Hijacked Drones: Not Even Law Enforcement is Safe from Commjacking

Posted: May 9, 2016 / Author: Dror Liwer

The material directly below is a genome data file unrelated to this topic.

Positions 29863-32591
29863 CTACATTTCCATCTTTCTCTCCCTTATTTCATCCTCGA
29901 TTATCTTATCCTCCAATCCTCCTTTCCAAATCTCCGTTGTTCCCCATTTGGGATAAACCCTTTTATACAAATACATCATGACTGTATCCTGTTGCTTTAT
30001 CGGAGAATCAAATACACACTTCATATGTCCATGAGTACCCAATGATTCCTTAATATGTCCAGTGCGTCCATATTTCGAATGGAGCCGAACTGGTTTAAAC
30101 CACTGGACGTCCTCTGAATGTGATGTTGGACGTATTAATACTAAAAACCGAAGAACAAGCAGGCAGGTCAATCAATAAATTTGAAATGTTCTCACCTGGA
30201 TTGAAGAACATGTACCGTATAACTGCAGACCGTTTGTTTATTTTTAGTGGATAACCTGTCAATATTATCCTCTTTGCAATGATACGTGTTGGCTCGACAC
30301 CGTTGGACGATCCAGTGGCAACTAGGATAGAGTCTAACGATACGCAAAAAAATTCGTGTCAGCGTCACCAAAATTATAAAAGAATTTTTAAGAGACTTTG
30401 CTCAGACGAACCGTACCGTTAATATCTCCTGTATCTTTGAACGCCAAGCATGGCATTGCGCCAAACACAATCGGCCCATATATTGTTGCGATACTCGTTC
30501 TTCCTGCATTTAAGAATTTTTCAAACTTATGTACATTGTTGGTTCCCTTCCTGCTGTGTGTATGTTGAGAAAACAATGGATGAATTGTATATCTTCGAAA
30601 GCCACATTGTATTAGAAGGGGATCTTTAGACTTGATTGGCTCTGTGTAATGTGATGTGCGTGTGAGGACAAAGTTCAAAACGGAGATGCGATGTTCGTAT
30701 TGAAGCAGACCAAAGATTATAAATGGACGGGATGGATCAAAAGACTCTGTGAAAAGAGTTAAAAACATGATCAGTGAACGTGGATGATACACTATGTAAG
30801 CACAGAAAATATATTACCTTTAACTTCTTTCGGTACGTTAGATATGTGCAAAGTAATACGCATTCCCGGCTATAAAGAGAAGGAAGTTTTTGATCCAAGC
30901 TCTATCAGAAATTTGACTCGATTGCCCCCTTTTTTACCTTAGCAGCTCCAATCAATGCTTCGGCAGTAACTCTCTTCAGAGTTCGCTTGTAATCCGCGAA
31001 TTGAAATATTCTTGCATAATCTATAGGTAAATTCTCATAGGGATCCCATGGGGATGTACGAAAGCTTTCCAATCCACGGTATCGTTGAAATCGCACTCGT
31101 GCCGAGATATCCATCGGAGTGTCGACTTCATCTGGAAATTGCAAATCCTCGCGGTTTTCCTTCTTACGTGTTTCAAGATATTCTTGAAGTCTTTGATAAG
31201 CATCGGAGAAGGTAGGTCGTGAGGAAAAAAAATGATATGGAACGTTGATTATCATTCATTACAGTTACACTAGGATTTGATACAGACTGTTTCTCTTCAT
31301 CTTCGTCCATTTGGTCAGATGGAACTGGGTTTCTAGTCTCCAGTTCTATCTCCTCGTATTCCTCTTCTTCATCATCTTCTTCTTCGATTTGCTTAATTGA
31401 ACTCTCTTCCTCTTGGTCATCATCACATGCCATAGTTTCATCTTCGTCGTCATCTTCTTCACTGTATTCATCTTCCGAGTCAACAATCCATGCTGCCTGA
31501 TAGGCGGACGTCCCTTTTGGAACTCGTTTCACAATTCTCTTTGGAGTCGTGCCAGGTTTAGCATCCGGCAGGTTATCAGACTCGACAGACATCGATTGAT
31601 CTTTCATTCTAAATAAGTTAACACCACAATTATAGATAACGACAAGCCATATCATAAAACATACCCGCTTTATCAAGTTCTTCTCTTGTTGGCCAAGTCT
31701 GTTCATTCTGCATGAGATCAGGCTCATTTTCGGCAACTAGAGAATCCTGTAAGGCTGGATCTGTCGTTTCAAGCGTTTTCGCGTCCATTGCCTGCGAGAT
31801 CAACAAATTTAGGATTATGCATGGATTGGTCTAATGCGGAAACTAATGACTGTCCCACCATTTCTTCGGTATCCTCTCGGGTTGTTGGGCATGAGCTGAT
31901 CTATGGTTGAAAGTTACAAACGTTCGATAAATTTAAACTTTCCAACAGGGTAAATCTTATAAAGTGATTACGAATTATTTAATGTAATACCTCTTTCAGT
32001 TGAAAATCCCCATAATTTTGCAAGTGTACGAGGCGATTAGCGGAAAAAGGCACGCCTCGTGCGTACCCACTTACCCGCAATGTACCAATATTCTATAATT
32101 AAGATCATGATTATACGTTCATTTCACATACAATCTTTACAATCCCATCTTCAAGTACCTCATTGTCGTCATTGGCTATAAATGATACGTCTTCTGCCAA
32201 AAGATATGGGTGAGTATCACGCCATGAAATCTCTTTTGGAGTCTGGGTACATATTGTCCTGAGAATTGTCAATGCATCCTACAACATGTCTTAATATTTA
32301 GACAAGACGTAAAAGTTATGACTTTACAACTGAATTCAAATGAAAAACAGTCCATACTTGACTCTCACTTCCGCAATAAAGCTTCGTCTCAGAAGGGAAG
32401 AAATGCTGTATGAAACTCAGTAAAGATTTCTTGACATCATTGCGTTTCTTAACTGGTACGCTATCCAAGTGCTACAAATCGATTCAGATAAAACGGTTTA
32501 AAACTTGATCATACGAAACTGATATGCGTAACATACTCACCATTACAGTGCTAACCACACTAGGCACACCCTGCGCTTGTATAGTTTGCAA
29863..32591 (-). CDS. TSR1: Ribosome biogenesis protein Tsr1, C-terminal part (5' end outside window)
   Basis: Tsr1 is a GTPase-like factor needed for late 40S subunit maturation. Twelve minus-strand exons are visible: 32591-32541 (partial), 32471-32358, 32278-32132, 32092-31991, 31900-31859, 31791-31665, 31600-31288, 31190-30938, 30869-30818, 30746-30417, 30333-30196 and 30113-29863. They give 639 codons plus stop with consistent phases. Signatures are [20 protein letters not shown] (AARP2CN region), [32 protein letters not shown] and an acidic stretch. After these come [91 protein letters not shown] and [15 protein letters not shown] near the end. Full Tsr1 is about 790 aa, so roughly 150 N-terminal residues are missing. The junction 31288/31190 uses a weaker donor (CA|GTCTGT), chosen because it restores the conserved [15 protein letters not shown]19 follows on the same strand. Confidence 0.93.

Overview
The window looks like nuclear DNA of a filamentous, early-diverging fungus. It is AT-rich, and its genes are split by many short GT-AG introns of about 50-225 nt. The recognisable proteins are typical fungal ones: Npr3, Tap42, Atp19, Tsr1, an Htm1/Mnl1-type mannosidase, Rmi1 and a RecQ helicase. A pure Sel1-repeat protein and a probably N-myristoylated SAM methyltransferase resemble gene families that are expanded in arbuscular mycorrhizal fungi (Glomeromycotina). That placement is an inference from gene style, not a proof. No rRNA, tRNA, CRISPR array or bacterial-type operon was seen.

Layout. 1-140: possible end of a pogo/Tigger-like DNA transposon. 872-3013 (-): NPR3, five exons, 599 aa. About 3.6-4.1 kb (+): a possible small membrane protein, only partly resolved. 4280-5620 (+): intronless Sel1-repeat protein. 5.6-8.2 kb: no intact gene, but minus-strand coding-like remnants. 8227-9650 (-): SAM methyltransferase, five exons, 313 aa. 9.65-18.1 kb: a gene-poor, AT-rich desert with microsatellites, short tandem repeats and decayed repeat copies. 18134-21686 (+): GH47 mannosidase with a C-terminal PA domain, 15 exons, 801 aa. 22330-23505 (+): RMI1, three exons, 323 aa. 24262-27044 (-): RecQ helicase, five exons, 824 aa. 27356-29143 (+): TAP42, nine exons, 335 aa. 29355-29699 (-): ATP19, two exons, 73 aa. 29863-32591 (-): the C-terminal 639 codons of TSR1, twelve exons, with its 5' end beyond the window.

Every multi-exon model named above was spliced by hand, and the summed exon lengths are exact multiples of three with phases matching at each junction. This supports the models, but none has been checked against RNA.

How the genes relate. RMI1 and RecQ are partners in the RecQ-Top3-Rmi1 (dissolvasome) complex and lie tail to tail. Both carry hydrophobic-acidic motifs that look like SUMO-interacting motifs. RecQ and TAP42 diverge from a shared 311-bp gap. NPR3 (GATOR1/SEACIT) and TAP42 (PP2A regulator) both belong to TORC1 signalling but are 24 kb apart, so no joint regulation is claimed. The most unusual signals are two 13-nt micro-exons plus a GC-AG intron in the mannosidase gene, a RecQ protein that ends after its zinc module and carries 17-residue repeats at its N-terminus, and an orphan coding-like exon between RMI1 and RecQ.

Law enforcement agencies are increasingly using drones for surveillance, but a new discovery shows that police will also have to keep an eye out for commjackers. IBM researcher Nils Rodday demonstrated at the RSA Conference in March that he can commjack security drones from a mile away. He took control of a $30,000 professional-grade quadcopter by exploiting an unencrypted on-board chip. Add drones to the list of devices that can be commjacked: Personal devices such as smartphones and laptops, cars, airplanes and even children’s toys are all vulnerable. Rodday showed that no matter the technology, with the right tools just about anyone can find vulnerabilities in a wireless device and thus intercept and manipulate its transmissions. The dangers of commjacking have prompted individuals and organizations to reconsider how they use smartphones, tablets and laptops on WiFi networks at cafes, libraries, hotels and other public places – not to mention cellular networks. Now, law enforcement agencies will similarly have to worry about their expensive security drones being commjacked and taken out of the sky by only a single keystroke. Tapping Outdated WEP to Commjack As International Business Tribune described, Rodday used $40 worth of hardware on an Android tablet app to take control of the $30,000 security drone. He exploited the means in which the drone communicates with the app. Because the tablet doesn’t have an XBee ZigBee RF chip that is also on the drone, an intermediary relay telemetry box serves as a go-between, sending the radio signals intercepted from the drone to the tablet via WiFi. XBee chips support encryption, but that function is not activated on drones because it affects their performance. The WiFi part of the connection is secured at altitudes lower than 328 feet, but the protection is provided by the Wired Equivalent Privacy (WEP) security protocol, which was originally designed for wireless local area networks. WEP stopped being used as a security standard in 2004 because it’s not secure, and most WiFi networks nowadays are instead secured using the WiFi Protected Access (WPA) protocol. But because the drone relies on WEP and not the encryption found on the XBee, it’s quite easy, as Rodday showed, to perform a man-in-the-middle attack and inject commands between the drone and the telemetry box. Expensive Equipment at Risk A commjacker who can reverse-engineer the drone’s flight software can impersonate the controller and send navigation commands, while blocking all commands from the drone’s legitimate operator. “You can inject packets and alter waypoints, change data on the flight computer, set a different coming home position,” Rodday told Wired. [Tweet "“Everything the original operator can do, you can do as well.”"] Rodday got help with his experiment: The drone manufacturer loaned the quadcopter for testing as long as its name was not disclosed. According to International Business Tribune, the manufacturer is evaluating how best to close the security gap to prevent commjackings. Law enforcement agencies will certainly hope for a quick security fix on the unnamed drone and other drones. For that matter, all WiFi- and cellular-network technologies used by police are at risk of commjacking, and that’s a sober reality for those who serve and protect the public. With the help of security solutions like CoroNet, however, law enforcement agencies can at least protect their laptops, tablets and smartphones from commjackers while waiting for a fix to the drone security gap.
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